Like the others said, read the articles posted, then ask us about anything you've read that you're not sure of. Be sure to sign up for the newsletter as well.
Posted 16 January 2005 - 11:47 AM
One quick question, though...
Yours, in total ignorance
Posted 16 January 2005 - 12:08 PM
So i take it that they dont take that part too seriously then.
IMO its very easy to get a site to validate, just maybe not to a complete noob.
Posted 16 January 2005 - 12:33 PM
other things one page sites miss out on.
Being able to target lots of phrases, 2 to 3 max per page, only 1 or 2 for competitive ones.
Internal navigation adding weight and relevancy to each page.
and there's more as you will find.
added to this, I doubt that one page sites would convert very well in your line of business. It's like getting a flyer thrust into your hands in the supermarket, and what do you do with them?
They are more suited to the "Buy this now before your competition does" sites.
Posted 16 January 2005 - 12:42 PM
In my young SEO career i have found that this is a big factor, certainly in Google anyway.
Posted 16 January 2005 - 12:44 PM
I'm looking for a presence, rather than a site. One where browsers can know everything they need with a quick read. I do have downloadable files, but feel that most sites are now all the same, and usually disappoint.
I know I'm probably on a hiding to nothing, but I'm proud to be 'leading' the fightback. LOL
Posted 16 January 2005 - 01:27 PM
You may be board with the corporate structure of websites but these pages are all there for a good reason IMO.
Contact us page - visitors like the option to contact you in various different manners. About us page - very important to communicate to your guests. As for the splash screen - there are very little sites these days with a flash intro.
Good luck though.
Posted 16 January 2005 - 02:22 PM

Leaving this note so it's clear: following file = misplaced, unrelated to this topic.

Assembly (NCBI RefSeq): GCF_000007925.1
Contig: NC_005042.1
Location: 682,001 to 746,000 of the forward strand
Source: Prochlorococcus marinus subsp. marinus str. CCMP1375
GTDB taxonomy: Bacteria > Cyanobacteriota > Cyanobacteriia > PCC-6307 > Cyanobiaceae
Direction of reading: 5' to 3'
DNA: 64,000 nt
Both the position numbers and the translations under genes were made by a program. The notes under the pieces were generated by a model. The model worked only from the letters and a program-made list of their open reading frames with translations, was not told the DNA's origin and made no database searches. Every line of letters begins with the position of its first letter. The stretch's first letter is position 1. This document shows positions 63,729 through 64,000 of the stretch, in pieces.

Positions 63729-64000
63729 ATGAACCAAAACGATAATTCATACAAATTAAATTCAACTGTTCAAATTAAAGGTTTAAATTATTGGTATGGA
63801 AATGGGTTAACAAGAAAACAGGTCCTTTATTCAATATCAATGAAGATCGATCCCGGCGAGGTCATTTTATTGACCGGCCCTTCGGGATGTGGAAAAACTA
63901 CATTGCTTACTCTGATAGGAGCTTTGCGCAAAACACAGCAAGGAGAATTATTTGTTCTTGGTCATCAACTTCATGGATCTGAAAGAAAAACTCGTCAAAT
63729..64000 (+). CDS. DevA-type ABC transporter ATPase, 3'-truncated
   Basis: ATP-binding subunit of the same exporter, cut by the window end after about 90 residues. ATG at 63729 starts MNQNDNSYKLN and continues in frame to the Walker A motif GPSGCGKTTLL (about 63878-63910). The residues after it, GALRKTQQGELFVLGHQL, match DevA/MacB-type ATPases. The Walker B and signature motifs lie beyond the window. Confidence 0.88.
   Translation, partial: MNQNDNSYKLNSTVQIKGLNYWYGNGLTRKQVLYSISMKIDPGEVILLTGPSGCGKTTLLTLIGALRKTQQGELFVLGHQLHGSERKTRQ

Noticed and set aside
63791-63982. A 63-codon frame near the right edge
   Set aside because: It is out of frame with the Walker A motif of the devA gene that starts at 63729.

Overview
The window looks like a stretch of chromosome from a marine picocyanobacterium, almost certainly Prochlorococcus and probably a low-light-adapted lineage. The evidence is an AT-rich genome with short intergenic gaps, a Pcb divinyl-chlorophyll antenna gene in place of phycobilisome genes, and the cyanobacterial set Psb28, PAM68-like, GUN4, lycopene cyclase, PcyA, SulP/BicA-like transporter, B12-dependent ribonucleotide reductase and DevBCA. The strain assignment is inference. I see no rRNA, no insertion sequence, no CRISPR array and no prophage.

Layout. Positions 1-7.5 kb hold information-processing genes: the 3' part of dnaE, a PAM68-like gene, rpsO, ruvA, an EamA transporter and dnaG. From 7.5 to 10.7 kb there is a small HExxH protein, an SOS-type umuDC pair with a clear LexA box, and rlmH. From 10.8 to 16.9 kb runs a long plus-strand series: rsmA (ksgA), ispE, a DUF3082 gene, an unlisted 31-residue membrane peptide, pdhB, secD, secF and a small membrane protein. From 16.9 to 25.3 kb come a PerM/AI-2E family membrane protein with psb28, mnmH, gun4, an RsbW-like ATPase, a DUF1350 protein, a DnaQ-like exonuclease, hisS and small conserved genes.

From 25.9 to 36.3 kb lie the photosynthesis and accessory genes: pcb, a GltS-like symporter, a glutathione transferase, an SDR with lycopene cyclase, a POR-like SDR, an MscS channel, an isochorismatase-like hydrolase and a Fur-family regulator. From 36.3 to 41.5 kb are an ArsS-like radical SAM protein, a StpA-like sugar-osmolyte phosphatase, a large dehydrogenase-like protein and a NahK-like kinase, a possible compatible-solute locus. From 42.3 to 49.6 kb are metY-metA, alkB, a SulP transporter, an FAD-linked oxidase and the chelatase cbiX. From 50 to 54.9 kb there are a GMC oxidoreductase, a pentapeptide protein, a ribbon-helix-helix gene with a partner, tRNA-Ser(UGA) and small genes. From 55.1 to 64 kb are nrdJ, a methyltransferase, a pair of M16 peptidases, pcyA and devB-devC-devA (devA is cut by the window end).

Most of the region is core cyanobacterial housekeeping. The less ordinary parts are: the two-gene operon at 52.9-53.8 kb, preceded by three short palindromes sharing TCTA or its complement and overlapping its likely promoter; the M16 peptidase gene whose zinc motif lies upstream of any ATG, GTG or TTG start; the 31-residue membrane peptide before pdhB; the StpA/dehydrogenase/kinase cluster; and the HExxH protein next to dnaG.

Posted 16 January 2005 - 02:52 PM
I've found it best to optimize each page for 2-3 phrases, then another 2-3 phrases on another page and so on.
Typically when I'm building a new site I start out with at least 100 phrases that I want to take a shot at. Those come from my keyword research I've done prior to building the first page. Some of the phrases are more competitive, some are less.
Why optimize for so many phrases? A couple of reasons.
First, I don't like leaving money on the table, which is exactly what you're doing if you don't make some effort for the lesser phrases.
Second, those are the same phrases that typically have a lot less competition because a lot of people get caught up in the status phrases. They also tend to convert very, very well since they are usually more descriptive of what I offer.
When a web site if first starting out it's very rare for it to immediately rank well for its most competitive search phrases. Those usually takes more time and more work. However on the less competitive phrases I've found that I can start ranking well pretty quickly, and start making at least some money right off the bat.
That's my logic behind always building a decent number of pages. Sometimes it's 35 pages, sometimes it's 50 and many times it's 100 pages or more right off the bat. Depending upon what I've found in my keyword research.